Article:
The current tensions with China can similarly be understood using geography. Since the death of Mao Zedong, the Chinese Communist Party (CCP) has been able to hold on to power thanks mainly to its partial rollback of communism, which resulted in the nation’s miraculous climb out of poverty.
According to Tim Marshall, the explosion of wealth has helped fund Beijing’s effort to quash resistance in the remote provinces of Tibet and Xinjiang, and it has pacified the 1.4 billion people living under the regime’s authoritarianism. But China is almost entirely reliant on its coast to keep its economy growing.
The same mountains and deserts that keep armies from marching into the Chinese heartland also make overland trade especially difficult. That hasn’t stopped the CCP from trying (the Belt and Road Initiative is all about building alternative trade routes to China’s west), but for now, the Chinese economy is still dependent on maritime trade.
On top of that, China’s waters are themselves surrounded by several island nations. And so, accessing the world’s oceans is not as simple as pushing off from shore. Chinese vessels need to navigate through and around waters claimed by other governments.
And so, the territorial disputes off China’s coast—especially in the South China Sea, which connects China to most of the world—are a source of tremendous anxiety for the Chinese regime. Any capable naval presence off China’s coast is a credible threat to the CCP’s source of power.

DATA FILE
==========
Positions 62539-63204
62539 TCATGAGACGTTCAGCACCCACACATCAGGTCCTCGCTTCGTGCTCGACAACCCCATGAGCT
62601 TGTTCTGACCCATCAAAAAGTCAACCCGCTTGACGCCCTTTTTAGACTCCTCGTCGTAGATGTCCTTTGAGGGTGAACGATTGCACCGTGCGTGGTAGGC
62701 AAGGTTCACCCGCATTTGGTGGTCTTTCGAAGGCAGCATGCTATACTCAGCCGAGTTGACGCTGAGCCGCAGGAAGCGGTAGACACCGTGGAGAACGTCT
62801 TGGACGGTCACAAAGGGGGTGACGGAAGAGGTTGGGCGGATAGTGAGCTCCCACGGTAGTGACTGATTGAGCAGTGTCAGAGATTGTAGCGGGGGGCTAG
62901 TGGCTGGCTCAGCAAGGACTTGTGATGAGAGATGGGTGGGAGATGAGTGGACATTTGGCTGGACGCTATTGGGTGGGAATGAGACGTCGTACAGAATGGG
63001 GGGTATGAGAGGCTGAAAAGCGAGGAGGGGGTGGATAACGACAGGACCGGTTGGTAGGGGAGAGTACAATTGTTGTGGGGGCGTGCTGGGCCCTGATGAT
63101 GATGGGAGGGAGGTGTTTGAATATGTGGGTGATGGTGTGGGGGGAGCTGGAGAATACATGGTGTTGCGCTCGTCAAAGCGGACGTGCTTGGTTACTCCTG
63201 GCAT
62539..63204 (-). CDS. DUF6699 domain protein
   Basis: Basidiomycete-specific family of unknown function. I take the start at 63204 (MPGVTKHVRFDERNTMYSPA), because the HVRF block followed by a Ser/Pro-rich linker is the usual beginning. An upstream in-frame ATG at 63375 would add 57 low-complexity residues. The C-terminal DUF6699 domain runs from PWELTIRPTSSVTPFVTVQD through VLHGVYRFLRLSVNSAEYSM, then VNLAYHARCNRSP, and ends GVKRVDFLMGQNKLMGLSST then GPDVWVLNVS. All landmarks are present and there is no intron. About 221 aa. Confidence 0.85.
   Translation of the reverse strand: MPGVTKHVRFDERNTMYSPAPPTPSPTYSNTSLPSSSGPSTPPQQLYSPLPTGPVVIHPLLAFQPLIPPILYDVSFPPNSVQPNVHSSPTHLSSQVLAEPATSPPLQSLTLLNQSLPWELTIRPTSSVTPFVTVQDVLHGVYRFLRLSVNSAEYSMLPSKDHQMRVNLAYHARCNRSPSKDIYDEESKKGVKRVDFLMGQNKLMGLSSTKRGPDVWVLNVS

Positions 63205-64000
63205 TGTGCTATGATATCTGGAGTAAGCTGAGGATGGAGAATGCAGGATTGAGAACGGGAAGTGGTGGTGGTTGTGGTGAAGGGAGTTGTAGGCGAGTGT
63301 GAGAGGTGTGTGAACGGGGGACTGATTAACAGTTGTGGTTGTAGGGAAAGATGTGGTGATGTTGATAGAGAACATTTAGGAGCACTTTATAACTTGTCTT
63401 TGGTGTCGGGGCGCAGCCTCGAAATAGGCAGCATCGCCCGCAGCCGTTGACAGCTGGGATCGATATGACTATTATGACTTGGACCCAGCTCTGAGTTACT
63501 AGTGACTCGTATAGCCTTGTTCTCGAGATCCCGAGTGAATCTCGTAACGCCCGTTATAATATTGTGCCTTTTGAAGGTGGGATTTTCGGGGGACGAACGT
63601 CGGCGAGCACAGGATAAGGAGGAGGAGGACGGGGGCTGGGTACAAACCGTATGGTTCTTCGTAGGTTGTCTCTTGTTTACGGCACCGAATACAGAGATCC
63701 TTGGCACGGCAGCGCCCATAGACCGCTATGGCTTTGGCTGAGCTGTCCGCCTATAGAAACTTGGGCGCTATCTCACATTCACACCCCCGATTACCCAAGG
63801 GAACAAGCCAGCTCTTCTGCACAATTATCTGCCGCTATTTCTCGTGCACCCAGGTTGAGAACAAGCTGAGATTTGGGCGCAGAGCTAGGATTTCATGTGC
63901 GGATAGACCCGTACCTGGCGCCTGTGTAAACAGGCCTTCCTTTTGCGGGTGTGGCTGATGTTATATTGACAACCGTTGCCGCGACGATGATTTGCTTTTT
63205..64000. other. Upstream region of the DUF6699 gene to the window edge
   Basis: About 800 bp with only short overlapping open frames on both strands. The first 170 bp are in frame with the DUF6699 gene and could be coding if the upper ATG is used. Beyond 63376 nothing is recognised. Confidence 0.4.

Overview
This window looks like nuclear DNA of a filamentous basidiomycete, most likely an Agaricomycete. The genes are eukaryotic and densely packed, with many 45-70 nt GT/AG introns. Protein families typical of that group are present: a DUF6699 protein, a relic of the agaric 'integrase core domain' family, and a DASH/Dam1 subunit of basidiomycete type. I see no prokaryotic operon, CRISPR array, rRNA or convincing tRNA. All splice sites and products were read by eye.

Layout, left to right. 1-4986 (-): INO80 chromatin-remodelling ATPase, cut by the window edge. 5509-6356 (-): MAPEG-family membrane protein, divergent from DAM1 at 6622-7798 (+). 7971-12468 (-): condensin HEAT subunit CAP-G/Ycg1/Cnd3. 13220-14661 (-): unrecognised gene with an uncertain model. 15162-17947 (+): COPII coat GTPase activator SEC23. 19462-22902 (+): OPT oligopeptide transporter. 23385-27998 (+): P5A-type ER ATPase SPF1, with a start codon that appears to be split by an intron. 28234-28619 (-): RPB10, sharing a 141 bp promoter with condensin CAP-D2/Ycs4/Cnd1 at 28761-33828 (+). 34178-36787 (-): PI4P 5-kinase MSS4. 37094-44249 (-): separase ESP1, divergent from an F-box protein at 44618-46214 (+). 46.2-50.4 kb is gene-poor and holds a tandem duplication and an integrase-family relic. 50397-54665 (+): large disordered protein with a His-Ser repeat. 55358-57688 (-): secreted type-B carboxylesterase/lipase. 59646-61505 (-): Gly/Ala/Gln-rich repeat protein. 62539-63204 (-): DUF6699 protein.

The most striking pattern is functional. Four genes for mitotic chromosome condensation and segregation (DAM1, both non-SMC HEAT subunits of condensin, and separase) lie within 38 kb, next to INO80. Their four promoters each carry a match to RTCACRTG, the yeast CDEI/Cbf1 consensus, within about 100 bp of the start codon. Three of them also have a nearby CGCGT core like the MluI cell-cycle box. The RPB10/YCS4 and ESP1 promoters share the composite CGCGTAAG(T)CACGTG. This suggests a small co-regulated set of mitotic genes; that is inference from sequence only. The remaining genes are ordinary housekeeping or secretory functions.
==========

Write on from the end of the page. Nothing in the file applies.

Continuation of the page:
So, predictably, when Washington decided to maintain a heavy naval presence in the waters around China, in addition to the hundreds of heavily armed US bases in the region and the numerous weapons deals and defense agreements with nearby island nations, tensions between Washington and Beijing increased. As long as control of the South China Sea remains an American priority, we should expect the Chinese government to see the United States as an enemy.
Lastly, there is Iran. The roots of the current US-Iran tensions go back to 1953 when Washington secretly overthrew Iran’s democratically elected government to help protect British access to oil. The dictatorship that the US set up in its place lasted only twenty-six years before it fell in the 1979 revolution that brought the current authoritarian theocracy to power.
Then, in 2003, George W. Bush ordered the invasion of Iraq and overthrew Saddam Hussein, the Iranian regime’s chief rival. Realizing the US had mistakenly handed Iran way more power, the Bush and Obama administrations turned around and started attacking factions and regimes allied with Tehran—some of whom had been American allies in the fight with the Hussein regime. The result has, again unsurprisingly, been tensions between the US and a now more powerful Iran.
Just like the George W. Bush administration twenty years ago, Senator McConnell and his allies want us to see the governments of Russia, China, and Iran as a combined force of darkness that leaves Washington no choice but to spend untold sums of our cash to eradicate. But a look at history quickly illustrates how earlier military spending made today’s tensions inevitable. Politicians refuse to face their role in creating our dangerous international situation. Giving them even more money will only make things worse.